Tag Archives: writing

Books Acquired Recently

Hertz, Sue. Write Choices: Elements of Nonfiction Storytelling. Los Angeles: Sage, 2015.

I have been wanting to write more creative nonfiction, and while I’ve had a bit of success getting published in the genre in the past I still don’t feel like I have a good sense of how to write compelling pieces of it consistently. Therefore, when I was offered an exam copy of this book I was happy to take it with the hope that it will help improve my own writing as well as potentially my students’.

Howard, Tim, with Ali Benjamin. The Keeper: A Life of Saving Goals and Achieving Them. New York: Harper, 2014.

I received this book as a birthday present. Howard is the best American goalkeeper ever, and I am excited to read about his life in the sport that obsesses me.

Schulman, Sarah. Rat Bohemia. New York: Dutton, 1995.

A friend recently recommended this novel to me, and I am especially excited to read it now that I see that it has a blurb from Tony Kushner, whose work I love. I bought it from amazon.com’s network of independent booksellers.

Advertisements

Leave a comment

Filed under Literature, Sports

A New Book Review

I just had a review of Ewuare X. Osayande’s poetry anthology Stand Our Ground: Poems for Trayvon Martin & Marissa Alexander published in Your Impossible Voice. As I say in the review, it is an important book, and its proceeds go to a worthy cause. You can buy the book here under the “Buy the Book” tab.

Leave a comment

Filed under Literature

Two New Book Reviews

I’ve just had two book reviews published, both on exciting new texts in the field of Mennonite literature.

The first is a review of Jessica Penner’s novel Shaken in the Water (pdf–scroll down to page 157), which appears in Mennonite Quarterly Review, the leading journal of Mennonite studies. It has been my goal to publish in MQR since I was in college, and Penner is a good friend of mine, so I am quite excited about this piece.

The second is a review of Jeff Gundy’s new collection of poetry, Somewhere Near Defiance, which appears in Your Impossible Voice, a crackling new literary e-journal. Gundy has been one of my favorite poets for years, and I am pleased that his new collection lives up to the high standard of his previous work.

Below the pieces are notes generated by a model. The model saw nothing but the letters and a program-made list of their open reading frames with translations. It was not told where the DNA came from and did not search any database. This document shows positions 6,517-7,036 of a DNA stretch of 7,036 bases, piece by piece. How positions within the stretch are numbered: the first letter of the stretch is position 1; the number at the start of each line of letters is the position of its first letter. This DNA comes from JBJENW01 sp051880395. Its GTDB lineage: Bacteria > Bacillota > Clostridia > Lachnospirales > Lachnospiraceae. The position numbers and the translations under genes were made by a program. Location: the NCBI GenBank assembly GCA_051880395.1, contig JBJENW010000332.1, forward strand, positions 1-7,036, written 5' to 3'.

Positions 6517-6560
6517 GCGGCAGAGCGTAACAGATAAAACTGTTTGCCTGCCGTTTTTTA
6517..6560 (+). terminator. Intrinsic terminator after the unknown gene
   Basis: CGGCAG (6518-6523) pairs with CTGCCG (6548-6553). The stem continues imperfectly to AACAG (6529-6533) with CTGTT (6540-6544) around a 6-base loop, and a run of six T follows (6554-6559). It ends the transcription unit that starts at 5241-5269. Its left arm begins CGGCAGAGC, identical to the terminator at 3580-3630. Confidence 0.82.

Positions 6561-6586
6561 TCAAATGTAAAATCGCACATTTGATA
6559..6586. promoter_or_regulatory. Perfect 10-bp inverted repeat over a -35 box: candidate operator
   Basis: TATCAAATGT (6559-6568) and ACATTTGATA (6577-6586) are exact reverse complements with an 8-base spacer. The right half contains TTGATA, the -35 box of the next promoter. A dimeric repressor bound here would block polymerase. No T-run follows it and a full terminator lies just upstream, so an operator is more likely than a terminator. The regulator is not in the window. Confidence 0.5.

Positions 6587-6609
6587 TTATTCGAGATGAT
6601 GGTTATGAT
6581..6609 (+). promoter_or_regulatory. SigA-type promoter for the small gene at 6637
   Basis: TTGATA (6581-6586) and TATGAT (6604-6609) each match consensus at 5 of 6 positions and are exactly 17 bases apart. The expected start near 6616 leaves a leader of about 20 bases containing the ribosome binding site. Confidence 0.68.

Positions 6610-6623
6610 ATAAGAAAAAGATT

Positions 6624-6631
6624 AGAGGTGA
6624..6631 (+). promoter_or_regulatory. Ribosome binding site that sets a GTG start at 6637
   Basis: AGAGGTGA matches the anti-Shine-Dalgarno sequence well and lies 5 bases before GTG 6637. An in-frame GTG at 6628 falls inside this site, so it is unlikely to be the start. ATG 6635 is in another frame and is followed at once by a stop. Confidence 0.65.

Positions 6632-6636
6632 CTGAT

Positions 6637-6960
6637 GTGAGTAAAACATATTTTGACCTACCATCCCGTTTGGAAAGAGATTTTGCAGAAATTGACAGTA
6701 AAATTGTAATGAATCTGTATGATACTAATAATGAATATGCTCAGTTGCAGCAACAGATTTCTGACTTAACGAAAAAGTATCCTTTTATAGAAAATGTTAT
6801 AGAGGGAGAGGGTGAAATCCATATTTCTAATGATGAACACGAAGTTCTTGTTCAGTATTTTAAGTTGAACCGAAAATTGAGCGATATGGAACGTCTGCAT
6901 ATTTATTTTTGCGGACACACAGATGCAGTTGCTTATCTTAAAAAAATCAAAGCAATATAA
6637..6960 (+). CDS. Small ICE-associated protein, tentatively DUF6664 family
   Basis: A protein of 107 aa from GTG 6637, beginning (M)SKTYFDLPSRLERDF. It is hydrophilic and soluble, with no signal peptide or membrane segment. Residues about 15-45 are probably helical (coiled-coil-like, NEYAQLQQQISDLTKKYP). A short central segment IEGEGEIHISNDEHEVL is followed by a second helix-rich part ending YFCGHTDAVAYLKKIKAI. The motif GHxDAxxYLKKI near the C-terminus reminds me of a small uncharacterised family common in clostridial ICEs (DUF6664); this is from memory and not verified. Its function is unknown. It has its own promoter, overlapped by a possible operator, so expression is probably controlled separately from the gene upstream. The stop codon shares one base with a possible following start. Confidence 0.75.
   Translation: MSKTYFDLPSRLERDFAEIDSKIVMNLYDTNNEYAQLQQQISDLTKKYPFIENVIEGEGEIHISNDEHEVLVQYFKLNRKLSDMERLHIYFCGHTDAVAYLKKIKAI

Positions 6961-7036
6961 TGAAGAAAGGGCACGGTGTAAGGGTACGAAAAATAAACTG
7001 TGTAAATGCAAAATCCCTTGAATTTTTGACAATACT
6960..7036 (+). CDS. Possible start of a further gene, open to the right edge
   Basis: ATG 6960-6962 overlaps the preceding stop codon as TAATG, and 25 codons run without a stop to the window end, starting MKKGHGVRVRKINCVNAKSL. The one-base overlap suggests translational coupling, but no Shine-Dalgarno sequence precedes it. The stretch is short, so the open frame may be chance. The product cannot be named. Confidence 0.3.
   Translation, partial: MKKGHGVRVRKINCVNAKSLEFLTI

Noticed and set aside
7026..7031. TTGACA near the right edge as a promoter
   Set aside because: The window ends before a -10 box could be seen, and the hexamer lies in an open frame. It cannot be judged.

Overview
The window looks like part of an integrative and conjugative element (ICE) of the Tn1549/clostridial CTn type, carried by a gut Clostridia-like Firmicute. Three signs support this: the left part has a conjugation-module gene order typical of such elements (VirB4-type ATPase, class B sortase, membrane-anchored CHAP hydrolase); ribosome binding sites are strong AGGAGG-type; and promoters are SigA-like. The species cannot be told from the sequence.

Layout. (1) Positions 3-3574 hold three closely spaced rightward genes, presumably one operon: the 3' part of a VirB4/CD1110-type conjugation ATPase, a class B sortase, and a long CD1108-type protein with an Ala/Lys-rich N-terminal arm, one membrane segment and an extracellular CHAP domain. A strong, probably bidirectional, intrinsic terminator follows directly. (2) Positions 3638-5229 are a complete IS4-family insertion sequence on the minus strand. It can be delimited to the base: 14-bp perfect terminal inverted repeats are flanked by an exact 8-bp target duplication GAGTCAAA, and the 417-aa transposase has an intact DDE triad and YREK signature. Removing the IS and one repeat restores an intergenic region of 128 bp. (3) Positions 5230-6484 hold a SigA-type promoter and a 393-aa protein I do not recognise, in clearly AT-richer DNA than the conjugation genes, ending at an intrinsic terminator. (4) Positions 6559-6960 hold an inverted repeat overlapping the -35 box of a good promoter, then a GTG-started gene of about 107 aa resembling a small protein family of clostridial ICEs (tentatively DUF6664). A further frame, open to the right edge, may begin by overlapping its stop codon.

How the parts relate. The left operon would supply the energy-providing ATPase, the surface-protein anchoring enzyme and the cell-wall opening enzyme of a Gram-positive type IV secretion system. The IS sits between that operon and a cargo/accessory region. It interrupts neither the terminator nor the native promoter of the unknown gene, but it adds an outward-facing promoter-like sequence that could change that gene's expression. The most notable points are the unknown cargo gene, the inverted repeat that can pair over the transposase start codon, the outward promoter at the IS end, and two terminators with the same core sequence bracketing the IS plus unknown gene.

Leave a comment

Filed under Literature

Books Acquired Recently: R.J. Julia Edition, and Some Thoughts on the Form

First, let me say that obviously my blog has been taken over by Books Acquired Recently posts in recent weeks. This is partly a manifestation of my book-acquiring addiction and partly a manifestation of the busyness of my first semester teaching at Utica College: I just haven’t had time to write about other subjects. I hope the blog’s subject matter becomes more diverse again during the month-long Winter Break that is fast approaching.

Second, I’ve mentioned this before, but for any new readers out there, the Books Acquired Recently idea is a blatant rip-off of Nick Hornby’s column in The Believer, in which he discusses books that he’s recently read and acquired. I love being a voyeur of other people’s libraries because it is one of the best ways to learn about a person, and thus I enjoy allowing others to view the process of continuing to build my own library. What can I say? I’m a literary exhibitionist.

Third, the recently acquired books themselves: Over the Thanksgiving break I visited some relatives in Connecticut, and they took me to the delightful R.J. Julia Booksellers in Madison. The store’s three floors are architecturally pleasing, with inviting nooks for each section and plentiful cushioned chairs for customers who wish to investigate potential purchases without getting in the way of other patrons. The inventory is large, and the staff is friendly (not an easy task on Black Friday).

Baker, Nicholson. Traveling Sprinkler. New York: Blue Rider, 2013.

As regular readers of the blog know, Baker is one of my favorite writers. I didn’t realize he had a new novel out, but found Traveling Sprinkler in the store’s New Fiction section after I had already purchased the other two books and was waiting for everyone else in my party to be ready to leave. Of course I bought it as soon as I noticed it. I’m about a third of the way through the book, and while thus far it is not as good as its prequel, The Anthologist (which I love because it is The Nerdiest Book Ever), it has been smoothly enthralling like nearly all of Baker’s fiction.

Incidentally, Blue Rider also published the hardcover of Dickey’s memoir.